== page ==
The declaration of one party that there is an impasse does not mean an impasse, as a legal matter, has occurred. An impasse only occurs when neither party is willing to compromise.
3. Preventing impasse.
A. Fact Finding
Under PERA an impasse is prevented when a request for Fact Finding is made with the Commission. The employer may not unilaterally impose its last and best offer until fact finding is complete and the parties have had an opportunity to bargain over the report of the fact finder for a period of 60 days.
B. Information Requests
An employer is required to furnish, on demand, factual information concerning issues in bargaining or in a grievance proceeding. The duty to supply this information is part of the duty to bargain in good faith. The union, acting in good faith, may forestall impasse by making information requests to better understand the employer’s final position. The information provides may lead to proposals by the union that will start bargaining and forestall impasse.
1. The employer tells the union it has to pay for the information.
Ordinarily the employer is required to make the information available to the union so that the union can copy the information at its own expense. The employer may even be required to compile data for the union as part of its duty. Where the employer has to undergo particular expense in the preparation of data, that may be a subject for bargaining. The union, if it requires the employer to furnish the information, may be charged for it. But the amount of the charge must be reasonable, explained and be itself subject to negotiations.
C. The employer skips meetings, will only meet for a short period of time, spends time in the negotiations on dues check off, arbitration and the grievance procedure but is reluctant to talk about other issues like wages and working conditions. The employer reduces the economic offer at each session of bargaining saying the longer it takes to get an agreement the less money there will be.
1. Surface Bargaining
Where an employer seeks to retain total control over working conditions while at the same time refusing to agree to an agency shop, without a reasonable explanation, does not respond to union requests in a timely manner, will not recognize seniority, declaring an impasse after only one meeting after the fact finder’s report, seeks to limit access to the grievance procedure the conduct may be considered surface bargaining. (Oakland Community College, 15 MPER P 33006)
The parties to negotiations have a duty to meet at reasonable times over wages, hours and working conditions with the intent to arrive at a written agreement but neither party can be compelled to agree to anything specific. “To determine whether a party has bargaining in good faith, we examine the totality of the circumstances to decide whether a party has approached the bargaining process with an open mind and a sincere desire to reach an agreement.” (Op cit).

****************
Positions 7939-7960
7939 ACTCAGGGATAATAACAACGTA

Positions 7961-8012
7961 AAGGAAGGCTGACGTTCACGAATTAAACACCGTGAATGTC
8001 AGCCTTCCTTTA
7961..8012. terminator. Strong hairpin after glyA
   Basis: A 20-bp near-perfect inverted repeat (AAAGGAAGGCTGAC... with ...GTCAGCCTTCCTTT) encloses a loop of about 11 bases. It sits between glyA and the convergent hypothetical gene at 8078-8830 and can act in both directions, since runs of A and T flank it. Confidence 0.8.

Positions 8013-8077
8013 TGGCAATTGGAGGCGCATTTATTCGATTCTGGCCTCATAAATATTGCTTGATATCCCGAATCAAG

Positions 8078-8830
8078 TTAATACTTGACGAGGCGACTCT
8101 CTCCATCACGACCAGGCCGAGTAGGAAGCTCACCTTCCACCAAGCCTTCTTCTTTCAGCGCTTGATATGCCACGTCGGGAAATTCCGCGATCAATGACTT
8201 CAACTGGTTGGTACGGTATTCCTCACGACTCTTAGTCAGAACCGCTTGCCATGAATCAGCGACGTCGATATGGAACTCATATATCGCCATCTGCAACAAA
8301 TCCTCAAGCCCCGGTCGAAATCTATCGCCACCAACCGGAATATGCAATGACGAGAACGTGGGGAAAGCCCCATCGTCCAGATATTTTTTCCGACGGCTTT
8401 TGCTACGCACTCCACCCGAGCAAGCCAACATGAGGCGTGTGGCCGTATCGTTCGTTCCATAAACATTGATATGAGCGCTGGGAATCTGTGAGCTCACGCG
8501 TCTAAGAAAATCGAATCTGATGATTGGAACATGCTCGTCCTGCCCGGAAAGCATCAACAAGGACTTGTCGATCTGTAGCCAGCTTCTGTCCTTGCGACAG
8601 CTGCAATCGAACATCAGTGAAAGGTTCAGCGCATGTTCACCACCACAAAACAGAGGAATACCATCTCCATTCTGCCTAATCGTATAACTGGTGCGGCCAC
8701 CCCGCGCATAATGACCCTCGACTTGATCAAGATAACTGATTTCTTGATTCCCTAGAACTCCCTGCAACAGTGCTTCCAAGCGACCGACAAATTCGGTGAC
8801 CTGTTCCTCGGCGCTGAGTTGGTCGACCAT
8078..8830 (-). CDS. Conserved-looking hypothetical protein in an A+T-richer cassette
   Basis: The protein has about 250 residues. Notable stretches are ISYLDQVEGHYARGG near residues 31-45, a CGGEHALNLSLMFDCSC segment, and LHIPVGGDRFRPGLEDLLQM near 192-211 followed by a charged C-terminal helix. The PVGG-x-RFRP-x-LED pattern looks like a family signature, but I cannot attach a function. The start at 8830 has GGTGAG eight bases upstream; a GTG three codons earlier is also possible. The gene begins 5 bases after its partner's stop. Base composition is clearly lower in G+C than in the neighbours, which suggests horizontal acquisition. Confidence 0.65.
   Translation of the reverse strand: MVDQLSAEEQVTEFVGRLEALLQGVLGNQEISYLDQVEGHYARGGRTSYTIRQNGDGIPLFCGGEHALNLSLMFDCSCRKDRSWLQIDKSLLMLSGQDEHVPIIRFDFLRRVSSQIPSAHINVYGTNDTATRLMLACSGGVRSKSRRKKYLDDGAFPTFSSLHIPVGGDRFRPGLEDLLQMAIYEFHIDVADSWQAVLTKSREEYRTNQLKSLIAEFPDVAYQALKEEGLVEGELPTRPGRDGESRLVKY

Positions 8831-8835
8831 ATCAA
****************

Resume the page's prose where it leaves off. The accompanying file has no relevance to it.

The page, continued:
2. Regressive Bargaining
An employer may reduce a proposal or modify a proposal adversely to the union without being involved in regressive bargaining. A change in economic conditions, a response to a union proposal all may provide justification.
“While the making of a proposal in contract negotiations which offers less than the party’s previous proposal is not per se bad faith, successively less generous offers, when made without reasonable justification and without any significant compensatory proposals, may indicate an intention not to reach an agreement.” (City of Springfield, 13 MPER P 31002)
D. The employer calls a meeting of the bargaining unit and tells them that the union has not acted in good faith. It explains its proposal and tells the unit that they should demand a vote so that the proposal can be adopted.
1. Direct Dealing
An employer is permitted to communicate with the employees about negotiations. The sharing of information without coercion and attacks on the bargaining committee are permissible. The issue is: Is the employer dealing with the union through the employees or with the employees through the union? There is illegal direct dealing when this conduct undermines the duty to bargain directly with the union. 18 MPER P 22 (Jackson County)
E. The employer wants to change the composition of the bargaining unit and offers a substantial increase in money if the union agrees.
1. Bargaining Over Composition of Bargaining Unit
Bargaining over the composition of the bargaining unit is a permissive subject of bargaining. Either side may make proposals that are permissive and not mandatory. But, either side may refuse to bargain over permissive subjects and the opposite party cannot then go to impasse. Where a permissive subject (composition of the bargaining unit) is combined with an increase in wages (mandatory) upon refusal to adopt the permissive issue the employer can withdraw the mandatory issue without being involved in regressive bargaining. 1 MPER P 19032 (Cheboygan Area Schools)
Broadly speaking there are three categories of bargaining subjects: mandatory, permissive and prohibited. The first two can be the subject of bargaining although the permissive subject is up to the parties. It cannot be forced. An example of a prohibited subject would be a “union” shop agreement that did not provide an option for agency fee payers.
F. The employer wants a court reporter to transcribe the bargaining sessions and the union is opposed.
1. This is a permissive subject of bargaining. While it is extremely important to take good notes of bargaining, the use of a court reporter can be intimidate and interfere with the free flow of discussion so necessary in negotiations. Upon the objection of the union, the employer may not use a court reporter.
Bargaining notes are important because when an arbitrator is called upon to interpret a provision of a collective bargaining agreement, the conversation at the bargaining table may bear on the intention of the parties.